Toronto Blue Jays' J.A. Happ ready to get back on mound
By AP Feed FoxSports
After three months out of the Toronto Blue Jays rotation, J.A. Happ is ready to make his return.
Happ spoke Tuesday before Toronto's game against Seattle. He'll make his first start for the Blue Jays since May 7 on Wednesday when Toronto closes out a three-game series against Seattle.
''I'm still frustrated and I still wanted to obviously be back sooner. I am happy about the way I feel now and I am happy to finally be here after all that because it wasn't necessarily, rehab's never fun, this kind of stuff wasn't fun,'' Happ said. ''Like I said before, makes it worth all that, worth it now being back here and to get out there tomorrow.''
Happ suffered a skull fracture and a sprained right knee when he fell to the ground in pain after being struck behind the left ear by a liner off the bat of Tampa Bay's Desmond Jennings on May 7. Happ left the field on the stretcher and spent the night in hospital.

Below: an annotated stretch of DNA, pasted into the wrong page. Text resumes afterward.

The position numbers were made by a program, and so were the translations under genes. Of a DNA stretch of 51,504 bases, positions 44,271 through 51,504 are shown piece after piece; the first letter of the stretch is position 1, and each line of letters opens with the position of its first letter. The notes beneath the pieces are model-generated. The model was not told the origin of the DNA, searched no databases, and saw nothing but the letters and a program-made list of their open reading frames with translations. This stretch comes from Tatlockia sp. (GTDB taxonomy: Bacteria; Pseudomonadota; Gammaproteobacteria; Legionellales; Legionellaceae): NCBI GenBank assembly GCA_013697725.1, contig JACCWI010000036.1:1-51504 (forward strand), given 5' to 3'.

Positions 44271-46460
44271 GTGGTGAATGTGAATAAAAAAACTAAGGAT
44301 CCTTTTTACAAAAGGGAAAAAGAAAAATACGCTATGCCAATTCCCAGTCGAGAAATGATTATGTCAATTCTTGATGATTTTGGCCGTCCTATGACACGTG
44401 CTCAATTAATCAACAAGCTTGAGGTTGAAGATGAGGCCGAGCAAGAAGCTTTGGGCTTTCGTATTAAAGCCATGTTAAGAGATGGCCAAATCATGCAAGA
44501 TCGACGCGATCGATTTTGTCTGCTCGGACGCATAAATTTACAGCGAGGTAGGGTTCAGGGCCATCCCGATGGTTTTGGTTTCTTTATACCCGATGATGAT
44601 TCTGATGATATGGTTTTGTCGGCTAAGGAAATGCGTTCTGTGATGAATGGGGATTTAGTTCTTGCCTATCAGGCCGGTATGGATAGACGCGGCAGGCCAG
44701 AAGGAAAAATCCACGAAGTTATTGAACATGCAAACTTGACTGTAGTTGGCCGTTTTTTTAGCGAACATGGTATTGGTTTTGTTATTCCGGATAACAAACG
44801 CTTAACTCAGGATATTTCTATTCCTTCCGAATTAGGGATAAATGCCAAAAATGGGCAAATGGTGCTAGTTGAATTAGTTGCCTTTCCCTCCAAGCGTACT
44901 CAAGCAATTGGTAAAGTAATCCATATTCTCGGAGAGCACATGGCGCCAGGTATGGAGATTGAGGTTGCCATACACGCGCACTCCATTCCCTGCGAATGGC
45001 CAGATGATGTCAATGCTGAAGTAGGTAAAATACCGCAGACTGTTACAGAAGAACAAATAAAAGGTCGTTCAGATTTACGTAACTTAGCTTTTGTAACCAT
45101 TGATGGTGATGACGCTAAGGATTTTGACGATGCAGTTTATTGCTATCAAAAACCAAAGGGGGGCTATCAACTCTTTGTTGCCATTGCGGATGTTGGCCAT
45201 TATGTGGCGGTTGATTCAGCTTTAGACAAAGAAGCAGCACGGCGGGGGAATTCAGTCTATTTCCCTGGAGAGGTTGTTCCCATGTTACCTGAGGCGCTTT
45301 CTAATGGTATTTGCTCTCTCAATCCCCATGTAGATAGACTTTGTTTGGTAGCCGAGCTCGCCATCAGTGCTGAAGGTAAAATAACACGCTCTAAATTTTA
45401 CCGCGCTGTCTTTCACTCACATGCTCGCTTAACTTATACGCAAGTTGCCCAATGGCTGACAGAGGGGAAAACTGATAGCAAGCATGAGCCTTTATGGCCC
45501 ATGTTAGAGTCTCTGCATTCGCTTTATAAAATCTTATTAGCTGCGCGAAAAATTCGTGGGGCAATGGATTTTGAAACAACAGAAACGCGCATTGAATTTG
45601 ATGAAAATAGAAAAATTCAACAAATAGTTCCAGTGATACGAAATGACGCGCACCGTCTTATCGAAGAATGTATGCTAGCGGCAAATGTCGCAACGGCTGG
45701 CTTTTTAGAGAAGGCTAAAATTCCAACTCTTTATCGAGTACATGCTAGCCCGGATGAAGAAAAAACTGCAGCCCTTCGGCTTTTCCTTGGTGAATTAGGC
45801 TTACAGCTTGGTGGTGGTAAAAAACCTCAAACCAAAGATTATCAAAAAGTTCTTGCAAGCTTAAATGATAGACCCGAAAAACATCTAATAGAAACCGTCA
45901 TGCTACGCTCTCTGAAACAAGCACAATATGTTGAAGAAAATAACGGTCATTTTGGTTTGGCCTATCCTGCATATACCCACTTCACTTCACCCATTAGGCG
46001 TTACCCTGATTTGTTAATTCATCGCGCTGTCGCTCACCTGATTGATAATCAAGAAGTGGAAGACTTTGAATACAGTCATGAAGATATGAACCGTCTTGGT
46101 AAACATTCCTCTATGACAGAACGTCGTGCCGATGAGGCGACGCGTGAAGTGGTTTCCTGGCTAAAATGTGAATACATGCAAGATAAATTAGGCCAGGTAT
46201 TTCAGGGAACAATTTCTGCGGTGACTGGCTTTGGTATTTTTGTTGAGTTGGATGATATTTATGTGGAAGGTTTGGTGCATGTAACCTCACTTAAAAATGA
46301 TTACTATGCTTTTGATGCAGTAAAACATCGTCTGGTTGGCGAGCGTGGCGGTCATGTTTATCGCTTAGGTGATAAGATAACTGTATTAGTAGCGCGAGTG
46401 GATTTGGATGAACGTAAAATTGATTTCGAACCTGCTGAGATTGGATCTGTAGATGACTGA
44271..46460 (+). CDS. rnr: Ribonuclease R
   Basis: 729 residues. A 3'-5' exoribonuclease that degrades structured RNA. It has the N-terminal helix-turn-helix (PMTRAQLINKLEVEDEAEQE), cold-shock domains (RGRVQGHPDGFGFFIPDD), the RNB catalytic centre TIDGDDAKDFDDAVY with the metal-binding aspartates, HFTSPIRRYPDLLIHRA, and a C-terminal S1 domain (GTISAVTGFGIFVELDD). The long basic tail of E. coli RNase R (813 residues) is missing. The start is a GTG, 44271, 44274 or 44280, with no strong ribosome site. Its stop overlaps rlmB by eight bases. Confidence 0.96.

That was the start of a lengthy rehab process, although recovery from his head injury took only a few weeks. Happy said the head injury he could have pitched through. What delayed his return to the rotation was the knee injury where he strained a pair of ligaments.
Happ was activated from the 60-day disabled list on Monday and came to the ballpark for the first time Tuesday.
''I don't know officially what their time frame was. In my mind, I thought it was going to be two weeks, and then three weeks, and then four to six and then six to eight. It just kept jumping,'' Happ said. ''That was the most frustrating thing: I wasn't able to turn a corner when I was hoping I would. Finally, I have lately and it's been getting better.''
Happ had three rehab starts with Triple-A Buffalo, and went 0-2 with a 6.75 ERA in 13 1-3 innings. The lefty had gone 2-2 with a 4.91 ERA in seven starts with Toronto before being injured. He said he's not nervous about returning.
''Not about being hit again or anything like that. Obviously testing the knee a little bit, but it kept responding and it's been getting better and better,'' Happ said.